Society’s Porcelain Norm

Society’s Porcelain Norm was originally posted on Lemon2Lemonade when Parenting from Pluto was still part of it – it was posted

Just like precious china, society’s “norm” is formed in a kiln.  A social norm is formed in a thermally insulated chamber of preconceived typical ideas that serve as the heat needed to produce in the kiln. Not even an afterthought of atypical thinking/doing. Seems that typical thinking is to be the only workable thinking to consider by the kiln masters!

How lopsided society norms are!

The typical society masters set up social norm rules to be followed, yet they break it all the time and then expect our atypical thinking to understand and uphold their normality?

Extensive studies into the social sciences field conceive norms as exogenous variables.  Norms are mainly seen as constraining behaviour; a collective representation of acceptable group/cultural conduct – moral, social and legal norms and yet the lines are blurred except for the clear NO to NeuroDiverse norms, cause that calls for “lets-fix-it-mode” right!


It matters not where I ask or who I ask this why to, it keeps echoing back with a burst of horrible laughter filled with nothingness!

Should we not find the balance between typical and atypical norms to produce a flexible norm that can not be broken by NeuroTypical nor NeuroDiverse humans that would create acceptance of all to ensure a safe and free society for all?

If only we could learn to bend, blend and be more open minded to differences as a norm …

I do not have the answers though, just the questions ...

Previous comments from when it was hosted on Lemon2Lemonade still:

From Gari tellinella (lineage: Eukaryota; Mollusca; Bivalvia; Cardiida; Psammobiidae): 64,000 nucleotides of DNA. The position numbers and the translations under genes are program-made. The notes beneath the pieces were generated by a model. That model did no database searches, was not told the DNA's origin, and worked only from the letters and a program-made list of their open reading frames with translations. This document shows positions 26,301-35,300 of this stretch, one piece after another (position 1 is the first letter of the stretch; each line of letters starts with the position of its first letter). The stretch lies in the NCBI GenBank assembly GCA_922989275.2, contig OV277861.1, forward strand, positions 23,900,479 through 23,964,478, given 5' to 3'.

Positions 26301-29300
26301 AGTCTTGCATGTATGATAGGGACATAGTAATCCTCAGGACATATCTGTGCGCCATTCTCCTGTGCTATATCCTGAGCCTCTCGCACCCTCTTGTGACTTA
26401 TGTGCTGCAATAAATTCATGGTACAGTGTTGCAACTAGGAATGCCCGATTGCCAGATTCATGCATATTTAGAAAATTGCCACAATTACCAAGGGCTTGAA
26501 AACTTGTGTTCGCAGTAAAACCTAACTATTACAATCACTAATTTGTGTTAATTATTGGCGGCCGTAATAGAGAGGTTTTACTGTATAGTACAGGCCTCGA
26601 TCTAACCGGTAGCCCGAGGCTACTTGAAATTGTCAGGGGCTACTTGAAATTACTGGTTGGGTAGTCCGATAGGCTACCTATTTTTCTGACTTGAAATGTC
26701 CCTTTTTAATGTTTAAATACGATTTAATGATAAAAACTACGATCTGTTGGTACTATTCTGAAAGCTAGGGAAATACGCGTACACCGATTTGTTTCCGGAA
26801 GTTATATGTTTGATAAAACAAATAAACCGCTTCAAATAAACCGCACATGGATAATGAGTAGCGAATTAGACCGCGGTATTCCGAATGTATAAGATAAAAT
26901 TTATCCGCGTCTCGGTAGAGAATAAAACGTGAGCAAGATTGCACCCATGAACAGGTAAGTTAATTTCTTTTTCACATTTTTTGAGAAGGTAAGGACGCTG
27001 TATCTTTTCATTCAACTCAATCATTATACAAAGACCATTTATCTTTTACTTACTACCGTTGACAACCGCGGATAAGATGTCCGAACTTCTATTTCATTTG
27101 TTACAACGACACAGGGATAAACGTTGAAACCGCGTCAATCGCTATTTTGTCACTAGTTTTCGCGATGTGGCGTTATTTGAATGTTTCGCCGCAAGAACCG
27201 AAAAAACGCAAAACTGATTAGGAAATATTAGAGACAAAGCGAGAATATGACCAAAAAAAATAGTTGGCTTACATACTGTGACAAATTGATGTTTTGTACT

8 thoughts on “Society’s Porcelain Norm”

    1. Thank you for taking a moment in your busy day to come and read my thoughts – YOU ARE APPRECIATED! Society rules truly are complex – but it is up to us, to simplify it to such a point where ALL will be part of the norm of everyday

  1. I am so saddened by societal norms. My son is on the spectrum (he has sensory processing disorder) and he flaps his hands to regulate. I think it is so unfortunate that we have to explain to people differences in the human race as a whole because they are just too ignorant (I guess?) to appreciate the beauty of diversity.

    1. I agree with you, Amber. My hubby and I were diagnosed the year after our son – and though I don’t flap my hands, nor does my son, we do stim. There will soon be a vlog on this site (busy editing it) about igniting communication for our non-verbal kids. There you will see a tiny happy stim I had in the moment – will share the link on Blogging with the Heart as soon as it is ready.

      If you want to connect – you are most welcome – you can inbox me on FB or via the contact page here on Lemon2Lemonade. I love connecting to AUsome people 🙂

    1. differences sure are beau-ti-ful and color the world in amazingly – I agree with you Linda! Thank you for sharing a kind and colorful thought here with me.

    1. Indeed, Sarah – we need creative thinkers that outline the outlines who can innovate and problem solve 🙂

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